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Tidelands Users Group Concerns with the Harbor Fees Study

Statement of Concerns With the Economic Analysis of Financing
Improvements to Tideland Services in the City of Newport Beach
August 15, 2008

Prepared by
Newport Beach Tidelands User Group
Presented by Bill Moses, December 16, 2008
at the
Newport Beach City Council Finance Committee Meeting

          The Newport Beach Tidelands Users Group (TUG) has reviewed Professors De Shazo and Hanemann’s Economic Analysis.  This final component of the Harbor Fees Study was two years in the making and has now been public for only 12 days.

          According to statements made in the Economic Analysis, the professors critically evaluated and integrated the findings of the Maximus Cost of Services Report and the Netzer Appraisal to generate their recommendations which could result in substantial increases to fees associated with Tidelands permits and activities.

          TUG believes that in addition to incorporating dated and inappropriate appraisals, there are serious flaws with the Fees Study as it applies to the nexus between fees and the allocation of costs.  It appears that overstatements of costs are coupled with an understatement of direct, and indirect, revenues attributable to the tidelands.  These inaccuracies yield the misconception that the Greater Newport area tidelands are a liability rather than a self-sustaining asset used by thousands annually.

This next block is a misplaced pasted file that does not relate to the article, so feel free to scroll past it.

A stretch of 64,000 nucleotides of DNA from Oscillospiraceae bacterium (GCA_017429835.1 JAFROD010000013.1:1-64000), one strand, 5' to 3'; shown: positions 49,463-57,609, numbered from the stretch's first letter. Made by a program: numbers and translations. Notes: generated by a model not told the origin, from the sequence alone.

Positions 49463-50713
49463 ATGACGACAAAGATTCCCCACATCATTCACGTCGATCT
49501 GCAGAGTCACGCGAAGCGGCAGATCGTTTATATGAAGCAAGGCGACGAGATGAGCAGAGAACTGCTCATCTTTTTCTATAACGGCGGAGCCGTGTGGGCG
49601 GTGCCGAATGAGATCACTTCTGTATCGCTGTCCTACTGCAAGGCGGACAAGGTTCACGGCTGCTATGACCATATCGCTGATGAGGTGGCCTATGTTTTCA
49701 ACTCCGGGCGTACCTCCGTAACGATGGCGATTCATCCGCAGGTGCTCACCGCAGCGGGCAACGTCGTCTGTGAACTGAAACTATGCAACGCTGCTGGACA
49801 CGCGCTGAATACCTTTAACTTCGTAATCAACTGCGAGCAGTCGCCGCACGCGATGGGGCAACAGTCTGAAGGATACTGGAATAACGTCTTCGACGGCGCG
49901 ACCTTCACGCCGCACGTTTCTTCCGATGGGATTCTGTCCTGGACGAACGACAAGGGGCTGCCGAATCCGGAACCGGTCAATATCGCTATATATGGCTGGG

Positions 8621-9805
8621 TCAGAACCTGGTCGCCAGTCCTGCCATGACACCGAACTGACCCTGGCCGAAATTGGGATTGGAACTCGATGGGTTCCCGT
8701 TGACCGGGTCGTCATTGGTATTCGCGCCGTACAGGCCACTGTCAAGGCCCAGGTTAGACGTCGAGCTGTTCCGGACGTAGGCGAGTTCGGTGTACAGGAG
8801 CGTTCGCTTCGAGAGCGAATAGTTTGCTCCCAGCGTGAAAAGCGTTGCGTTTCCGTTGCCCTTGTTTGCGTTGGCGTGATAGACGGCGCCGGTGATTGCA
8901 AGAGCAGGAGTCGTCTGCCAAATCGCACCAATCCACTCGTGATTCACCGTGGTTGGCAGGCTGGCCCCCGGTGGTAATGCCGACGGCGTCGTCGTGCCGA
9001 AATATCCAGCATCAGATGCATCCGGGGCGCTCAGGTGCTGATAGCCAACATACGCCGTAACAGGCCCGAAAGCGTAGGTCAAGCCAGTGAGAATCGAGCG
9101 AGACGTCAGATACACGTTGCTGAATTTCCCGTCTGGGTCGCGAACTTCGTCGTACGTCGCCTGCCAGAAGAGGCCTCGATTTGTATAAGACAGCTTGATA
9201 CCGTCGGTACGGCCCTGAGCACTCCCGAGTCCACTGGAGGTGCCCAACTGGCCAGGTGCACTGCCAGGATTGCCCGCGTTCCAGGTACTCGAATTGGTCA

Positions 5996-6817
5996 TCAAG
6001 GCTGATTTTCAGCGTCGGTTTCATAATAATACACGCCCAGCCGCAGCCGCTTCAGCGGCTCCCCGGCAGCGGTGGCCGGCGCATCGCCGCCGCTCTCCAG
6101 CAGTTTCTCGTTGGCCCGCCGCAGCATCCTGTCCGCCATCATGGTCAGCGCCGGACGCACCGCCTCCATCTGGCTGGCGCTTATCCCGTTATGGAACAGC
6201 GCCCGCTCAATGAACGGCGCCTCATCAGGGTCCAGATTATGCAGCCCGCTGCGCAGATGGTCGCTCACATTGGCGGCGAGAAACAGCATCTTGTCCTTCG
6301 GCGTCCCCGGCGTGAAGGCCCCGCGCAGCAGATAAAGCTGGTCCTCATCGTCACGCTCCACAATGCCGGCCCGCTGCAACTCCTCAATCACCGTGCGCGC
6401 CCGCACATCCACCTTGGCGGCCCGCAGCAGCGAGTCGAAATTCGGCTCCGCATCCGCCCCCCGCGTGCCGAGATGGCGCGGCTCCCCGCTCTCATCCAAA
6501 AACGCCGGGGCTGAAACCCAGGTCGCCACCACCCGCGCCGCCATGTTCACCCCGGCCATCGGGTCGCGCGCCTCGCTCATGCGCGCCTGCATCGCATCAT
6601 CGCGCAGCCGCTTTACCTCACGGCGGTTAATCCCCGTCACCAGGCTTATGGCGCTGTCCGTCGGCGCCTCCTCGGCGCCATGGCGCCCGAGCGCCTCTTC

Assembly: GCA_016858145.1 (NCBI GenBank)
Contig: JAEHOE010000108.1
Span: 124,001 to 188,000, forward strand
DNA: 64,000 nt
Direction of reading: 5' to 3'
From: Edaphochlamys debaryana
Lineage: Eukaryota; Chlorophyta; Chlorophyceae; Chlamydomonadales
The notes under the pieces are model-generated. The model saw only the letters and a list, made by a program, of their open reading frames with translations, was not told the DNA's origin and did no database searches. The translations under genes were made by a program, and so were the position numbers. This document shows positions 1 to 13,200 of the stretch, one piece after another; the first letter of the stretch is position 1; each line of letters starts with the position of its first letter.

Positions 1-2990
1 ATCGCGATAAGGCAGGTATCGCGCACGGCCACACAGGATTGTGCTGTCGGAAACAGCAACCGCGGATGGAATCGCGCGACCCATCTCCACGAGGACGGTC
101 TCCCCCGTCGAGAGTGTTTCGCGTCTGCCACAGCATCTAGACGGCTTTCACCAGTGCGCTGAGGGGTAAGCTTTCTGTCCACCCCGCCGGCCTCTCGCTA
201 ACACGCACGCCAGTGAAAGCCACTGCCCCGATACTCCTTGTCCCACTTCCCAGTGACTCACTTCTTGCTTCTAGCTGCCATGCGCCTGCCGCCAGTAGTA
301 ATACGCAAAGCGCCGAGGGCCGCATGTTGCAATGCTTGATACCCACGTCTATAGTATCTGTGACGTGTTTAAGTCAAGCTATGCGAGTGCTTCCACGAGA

Along with reviewing the Maximus, Netzer, and Professors’ reports, we studied the California Tidelands Grant which provided a clear statement of the city’s duties under the grant, in particular:

(i) "The city shall establish a separate tidelands trust fund or funds in such a manner as may be approved by the State Lands Commission, and the city shall deposit in the fund or funds all money received directly from, or indirectly attributable to, the granted tidelands in the city."

With that quote in mind, TUG believes the following concerns should be considered by City Staff, as well as elected officials, as they evaluate the Harbor Fees Study and its usefulness in establishing fee adjustments.  The following is a summary of our concerns – we are prepared to discuss each of these in more detail at a later meeting:

To conclude, the Harbor Fees Study, in its present form, fails three tests:

It is not accurate, it is not reasonable, and it is not fair.

For the reasons stated above we would like to see considerably more time and effort given towards this study to bring more accuracy and equity to any future adjustments to harbor fees and permits.